The percentage of people who continue to work from home continues to decline. According to data from the Bureau of Labor Statistics, just 7.7% of Americans worked remotely in April because of the coronavirus pandemic, down from 10% in March.
The percentage of people working remotely because of the pandemic peaked at 35% in May 2020, when most of the country was shut down.
The agency noted that the number of people unable to work because of the pandemic dropped from 2.5 million in March to 1.7 million in April.
The BLS noted that education level played a significant role in whether an employee can work from home. According to NBC News, a person who has at least a bachelor's degree is five times more likely to work from home than somebody without a college degree.
Many companies are trying to find a balance between in-office and remote work. Many employees do not want to return to the office, while their employers want them back behind their desks. Several companies are testing out a partial return to the office, with employees splitting time between working remotely and in the office.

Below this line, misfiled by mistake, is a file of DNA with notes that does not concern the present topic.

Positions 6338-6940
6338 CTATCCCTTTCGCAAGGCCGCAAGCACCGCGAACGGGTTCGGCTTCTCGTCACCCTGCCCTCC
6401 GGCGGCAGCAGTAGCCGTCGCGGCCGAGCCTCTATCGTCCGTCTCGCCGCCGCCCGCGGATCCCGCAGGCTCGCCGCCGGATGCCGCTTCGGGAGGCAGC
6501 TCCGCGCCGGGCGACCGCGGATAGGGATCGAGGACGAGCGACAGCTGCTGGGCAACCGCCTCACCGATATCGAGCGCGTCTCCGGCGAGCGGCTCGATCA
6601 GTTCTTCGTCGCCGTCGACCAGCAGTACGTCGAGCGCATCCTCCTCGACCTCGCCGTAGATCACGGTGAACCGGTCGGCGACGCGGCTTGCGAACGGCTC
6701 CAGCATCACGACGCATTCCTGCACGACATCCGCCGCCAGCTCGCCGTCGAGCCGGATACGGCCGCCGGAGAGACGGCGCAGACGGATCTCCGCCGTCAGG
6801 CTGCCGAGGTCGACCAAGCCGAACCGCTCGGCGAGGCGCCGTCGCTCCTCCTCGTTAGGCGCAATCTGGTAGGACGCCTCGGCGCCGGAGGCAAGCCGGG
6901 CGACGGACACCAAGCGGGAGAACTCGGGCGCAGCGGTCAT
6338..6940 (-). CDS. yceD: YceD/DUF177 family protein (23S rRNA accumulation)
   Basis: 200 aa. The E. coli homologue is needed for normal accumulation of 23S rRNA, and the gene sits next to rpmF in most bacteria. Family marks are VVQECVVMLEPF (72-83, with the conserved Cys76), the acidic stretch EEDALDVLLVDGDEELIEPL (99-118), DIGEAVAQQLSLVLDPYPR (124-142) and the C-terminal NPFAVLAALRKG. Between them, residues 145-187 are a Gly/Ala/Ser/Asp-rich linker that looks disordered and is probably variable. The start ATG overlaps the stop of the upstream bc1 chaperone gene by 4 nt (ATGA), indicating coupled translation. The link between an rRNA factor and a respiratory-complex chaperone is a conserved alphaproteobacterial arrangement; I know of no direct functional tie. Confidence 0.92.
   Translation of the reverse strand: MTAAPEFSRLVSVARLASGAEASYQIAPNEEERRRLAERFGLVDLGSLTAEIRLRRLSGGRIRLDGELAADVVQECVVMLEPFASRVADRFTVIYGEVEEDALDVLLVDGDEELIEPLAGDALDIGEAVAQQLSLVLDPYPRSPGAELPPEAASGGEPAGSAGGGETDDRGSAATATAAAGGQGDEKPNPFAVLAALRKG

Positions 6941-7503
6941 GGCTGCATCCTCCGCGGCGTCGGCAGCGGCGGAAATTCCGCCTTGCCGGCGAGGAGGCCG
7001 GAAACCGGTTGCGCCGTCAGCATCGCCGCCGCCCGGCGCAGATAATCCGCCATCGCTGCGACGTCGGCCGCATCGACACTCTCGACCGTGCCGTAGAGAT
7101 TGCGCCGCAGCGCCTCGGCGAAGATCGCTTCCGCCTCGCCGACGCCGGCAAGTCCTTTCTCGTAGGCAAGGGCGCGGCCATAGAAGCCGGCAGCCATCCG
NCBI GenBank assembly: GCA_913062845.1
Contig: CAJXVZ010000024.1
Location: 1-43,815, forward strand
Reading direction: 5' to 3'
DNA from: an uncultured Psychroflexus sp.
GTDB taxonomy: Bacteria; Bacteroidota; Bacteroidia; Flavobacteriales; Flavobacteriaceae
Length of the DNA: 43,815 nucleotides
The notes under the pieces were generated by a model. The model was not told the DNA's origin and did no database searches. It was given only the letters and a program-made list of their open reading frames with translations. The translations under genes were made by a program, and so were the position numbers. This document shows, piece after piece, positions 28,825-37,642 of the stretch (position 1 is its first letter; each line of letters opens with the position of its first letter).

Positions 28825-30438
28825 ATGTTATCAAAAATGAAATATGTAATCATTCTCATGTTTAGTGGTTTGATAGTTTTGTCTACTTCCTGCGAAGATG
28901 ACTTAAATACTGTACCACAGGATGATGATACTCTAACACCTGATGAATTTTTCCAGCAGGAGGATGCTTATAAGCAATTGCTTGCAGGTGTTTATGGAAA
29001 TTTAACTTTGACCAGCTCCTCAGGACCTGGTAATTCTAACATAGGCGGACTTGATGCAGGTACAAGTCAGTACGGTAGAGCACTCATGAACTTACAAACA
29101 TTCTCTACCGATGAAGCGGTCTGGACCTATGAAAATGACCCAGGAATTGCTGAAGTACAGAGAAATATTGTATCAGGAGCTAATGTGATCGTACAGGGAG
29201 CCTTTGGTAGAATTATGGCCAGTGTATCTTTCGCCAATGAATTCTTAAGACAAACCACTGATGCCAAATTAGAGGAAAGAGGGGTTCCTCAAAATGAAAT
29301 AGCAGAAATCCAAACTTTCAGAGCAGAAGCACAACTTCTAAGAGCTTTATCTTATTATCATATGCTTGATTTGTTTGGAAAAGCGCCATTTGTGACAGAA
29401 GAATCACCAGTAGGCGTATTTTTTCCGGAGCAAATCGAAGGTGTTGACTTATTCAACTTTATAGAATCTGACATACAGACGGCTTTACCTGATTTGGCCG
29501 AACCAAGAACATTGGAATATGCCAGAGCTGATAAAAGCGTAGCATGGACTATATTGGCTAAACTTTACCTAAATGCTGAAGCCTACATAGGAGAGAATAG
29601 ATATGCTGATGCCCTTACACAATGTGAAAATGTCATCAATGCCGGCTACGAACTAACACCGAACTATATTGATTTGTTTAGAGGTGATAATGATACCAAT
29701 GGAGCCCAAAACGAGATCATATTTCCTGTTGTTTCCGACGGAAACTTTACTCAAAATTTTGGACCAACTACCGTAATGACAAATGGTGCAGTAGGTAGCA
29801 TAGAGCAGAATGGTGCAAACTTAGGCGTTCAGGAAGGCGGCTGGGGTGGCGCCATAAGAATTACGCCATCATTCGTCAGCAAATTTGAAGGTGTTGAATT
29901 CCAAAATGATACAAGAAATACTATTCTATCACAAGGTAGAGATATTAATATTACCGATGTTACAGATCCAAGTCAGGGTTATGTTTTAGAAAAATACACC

The return of office employees could help bring economic activity back to cities, which have seen empty office buildings for the past two years.
"Activity in central business districts will pick up – dining, takeout, services and retail sales to workers there, janitorial and guard services, et cetera," Erica Groshen, senior economics adviser at the Cornell University School of Industrial and Labor Relations, told US News. "By how much, we don't know."
"Commuting and traffic will pick up," Groshen added. "Will people return to public transportation as much as before?"